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Facing death

Every day we hear news of people who have died. The present death toll from the hurricane that devastated the Bahamas is at least 43 and the number is expected to rise dramatically. A good friend of mine, who is a doctor, has gone with a medical team from the States to the Bahamas to help. A few weeks ago, a suicide bomb in Kabul killed at least 80 Shia Muslim people who were attending a wedding. There have been 99 violent deaths in London this year, including 20 teenagers who have been fatally stabbed. Elderly and very sick people or all ages will die in hospitals or homes today. Each death brings a precious life to an end and plunges a family and circle of friends into grief.

When facing death, or grieving the loss of a loved one, many people have found comfort from the Bible. As they read the Bible God speaks to them and brings comfort and peace in times of deepest need. One of the best-known passages in the Bible is Psalm 23. One modern translation reads, “The Lord is my shepherd; I have all that I need. He lets me rest in green meadows; he leads me beside peaceful streams. He renews my strength. He guides me along right paths, bringing honour to his name. Even when I walk through the darkest valley, I will not be afraid, for you are close beside me. Your rod and your staff protect and comfort me. You prepare a feast for me in the presence of my enemies. You honour me by anointing my head with oil. My cup overflows with blessings. Surely your goodness and unfailing love will pursue me all the days of my life, and I will live in the house of the Lord forever.”

Amidst the uncertainties of life and in the face of death, the last enemy, we all need the help of someone greater than us. David, who wrote the psalm, had been a shepherd and he knew God as the One who was his shepherd. Through his life God had provided everything he needed, and he knew would also be close beside him when he passed through the darkest valley of death. He would not be alone, at the mercy of his fears, because God had promised to be with him. David also knew that death was not the end because God, who had been his shepherd throughout his life, had promised him eternal life, “I will live in the house of the Lord forever.”

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Change is possible

We live in a violent world. Terrorists use bombs and vehicles to kill and injure innocent people. Drug gangs employ and intimidate young people to carry out their evil trade. Those who “fail” are killed or seriously wounded to teach them a lesson. The streets of our great cities are not safe places because of the increase in violent crimes. Prison staff struggle to control violent inmates. There are an increasing number of violent assaults on prison staff and on hospital staff in A&E departments. Is it possible for violent people to change?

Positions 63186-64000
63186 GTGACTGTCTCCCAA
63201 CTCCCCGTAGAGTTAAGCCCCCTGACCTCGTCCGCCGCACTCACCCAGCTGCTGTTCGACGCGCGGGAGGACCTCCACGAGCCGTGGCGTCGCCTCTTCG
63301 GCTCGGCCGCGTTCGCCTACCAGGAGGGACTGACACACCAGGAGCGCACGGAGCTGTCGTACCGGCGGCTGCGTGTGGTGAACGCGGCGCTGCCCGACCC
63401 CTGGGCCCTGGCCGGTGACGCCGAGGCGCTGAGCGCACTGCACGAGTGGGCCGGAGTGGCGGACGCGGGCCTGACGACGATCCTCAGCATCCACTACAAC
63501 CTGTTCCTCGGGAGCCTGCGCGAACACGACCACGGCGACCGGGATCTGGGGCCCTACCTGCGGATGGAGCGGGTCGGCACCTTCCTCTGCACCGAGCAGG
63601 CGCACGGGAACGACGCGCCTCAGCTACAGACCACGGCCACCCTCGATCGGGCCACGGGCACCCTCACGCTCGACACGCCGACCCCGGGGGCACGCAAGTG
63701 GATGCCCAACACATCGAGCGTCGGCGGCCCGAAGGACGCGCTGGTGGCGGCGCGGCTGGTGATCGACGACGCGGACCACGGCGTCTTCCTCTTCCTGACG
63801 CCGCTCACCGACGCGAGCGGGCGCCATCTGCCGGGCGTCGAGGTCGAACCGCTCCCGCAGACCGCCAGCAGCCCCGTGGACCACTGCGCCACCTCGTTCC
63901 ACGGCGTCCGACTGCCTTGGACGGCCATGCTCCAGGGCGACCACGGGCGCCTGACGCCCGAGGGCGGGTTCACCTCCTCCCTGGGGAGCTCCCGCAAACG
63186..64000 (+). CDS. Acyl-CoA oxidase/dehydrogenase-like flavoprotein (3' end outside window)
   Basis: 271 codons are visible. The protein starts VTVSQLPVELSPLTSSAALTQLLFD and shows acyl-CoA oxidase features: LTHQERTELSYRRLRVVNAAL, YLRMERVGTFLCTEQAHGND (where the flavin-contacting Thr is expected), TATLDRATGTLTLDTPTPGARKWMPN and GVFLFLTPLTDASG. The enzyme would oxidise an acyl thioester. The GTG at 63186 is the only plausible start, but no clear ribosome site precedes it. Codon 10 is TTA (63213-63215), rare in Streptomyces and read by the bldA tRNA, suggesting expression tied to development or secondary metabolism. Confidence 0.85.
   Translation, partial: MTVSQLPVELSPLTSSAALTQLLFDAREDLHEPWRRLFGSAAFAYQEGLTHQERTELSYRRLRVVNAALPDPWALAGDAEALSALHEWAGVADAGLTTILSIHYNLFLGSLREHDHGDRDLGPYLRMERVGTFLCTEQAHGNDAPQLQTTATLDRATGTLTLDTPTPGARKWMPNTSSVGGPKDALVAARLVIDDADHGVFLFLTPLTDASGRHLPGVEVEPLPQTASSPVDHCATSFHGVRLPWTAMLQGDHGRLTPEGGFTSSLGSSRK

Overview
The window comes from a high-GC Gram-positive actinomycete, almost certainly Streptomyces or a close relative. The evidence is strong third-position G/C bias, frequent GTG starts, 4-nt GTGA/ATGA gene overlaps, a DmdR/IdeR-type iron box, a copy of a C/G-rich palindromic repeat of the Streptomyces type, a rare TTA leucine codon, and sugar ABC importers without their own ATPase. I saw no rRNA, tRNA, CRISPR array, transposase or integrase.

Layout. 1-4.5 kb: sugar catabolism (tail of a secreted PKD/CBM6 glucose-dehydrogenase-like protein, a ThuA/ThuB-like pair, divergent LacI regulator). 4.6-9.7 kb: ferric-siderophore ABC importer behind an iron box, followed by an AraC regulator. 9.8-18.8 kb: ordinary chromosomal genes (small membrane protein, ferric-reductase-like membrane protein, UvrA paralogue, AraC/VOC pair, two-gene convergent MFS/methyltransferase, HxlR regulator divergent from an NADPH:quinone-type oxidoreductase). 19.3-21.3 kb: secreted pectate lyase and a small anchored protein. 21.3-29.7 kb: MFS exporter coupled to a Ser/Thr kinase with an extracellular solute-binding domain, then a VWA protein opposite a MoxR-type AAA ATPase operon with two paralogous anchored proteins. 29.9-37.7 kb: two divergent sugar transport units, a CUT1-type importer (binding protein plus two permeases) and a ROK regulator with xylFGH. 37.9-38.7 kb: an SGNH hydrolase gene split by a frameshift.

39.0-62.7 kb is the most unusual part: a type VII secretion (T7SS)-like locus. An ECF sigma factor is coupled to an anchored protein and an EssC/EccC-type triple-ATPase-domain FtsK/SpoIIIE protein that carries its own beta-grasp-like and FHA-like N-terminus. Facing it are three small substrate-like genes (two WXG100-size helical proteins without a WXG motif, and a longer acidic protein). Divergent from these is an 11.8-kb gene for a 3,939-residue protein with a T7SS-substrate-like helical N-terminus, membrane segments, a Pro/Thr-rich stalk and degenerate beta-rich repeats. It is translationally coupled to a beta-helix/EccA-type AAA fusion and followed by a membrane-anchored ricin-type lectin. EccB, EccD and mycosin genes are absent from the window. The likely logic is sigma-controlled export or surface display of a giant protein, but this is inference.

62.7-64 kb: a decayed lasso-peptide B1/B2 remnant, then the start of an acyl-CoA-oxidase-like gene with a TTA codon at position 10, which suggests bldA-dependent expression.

Michael Franzese grew up as the son of the notorious Underboss of New York’s violent and feared Colombo crime family. Michael became a mafia boss and, in 1986, was named by Vanity Fair as one of the biggest money earners the mob had seen since Al Capone. At his most affluent he generated between $5 and $8 million per week from legal and illegal businesses. Rudy Guiliani, the Manhattan federal prosecutor, tried several times to put Michael in prison for his crimes, but failed. Life in the mob was dangerous and several of Michael’s fellow leaders died violent deaths on the orders of mob leaders. At times he himself was in danger.

However, Michael is now a changed man. It happened when he met Camille Garcia, who is a Christian. Michael fell in love with Camille and married her. Michael saw in Camille’s life what it means to be a real Christian. She was different from anyone he had ever met before. She told him that Jesus, God’s Son, came into the world to save people by dying on the cross to pay the price of their sins. Michael repented of his many sins and asked God to forgive him for the sake of Jesus and began a new life.

He went to the authorities and pleaded guilty to racketeering crimes. He received a 10-year prison sentence and vowed to walk away from the mob. Michael is the only high-ranking official of a major crime family to ever walk away, without protective custodies, and survive. As a Christian, Michael now seeks to help business people, student athletes and at-risk young people to overcome the odds and make positive changes in their lives. From his personal experience, he knows that with God’s help anyone, however bad they may be, can change and start a new life. Like the Apostle Paul, who had also been a violent man, Michael knows that “anyone who belongs to Christ has become a new person. The old life is gone; a new life has begun!”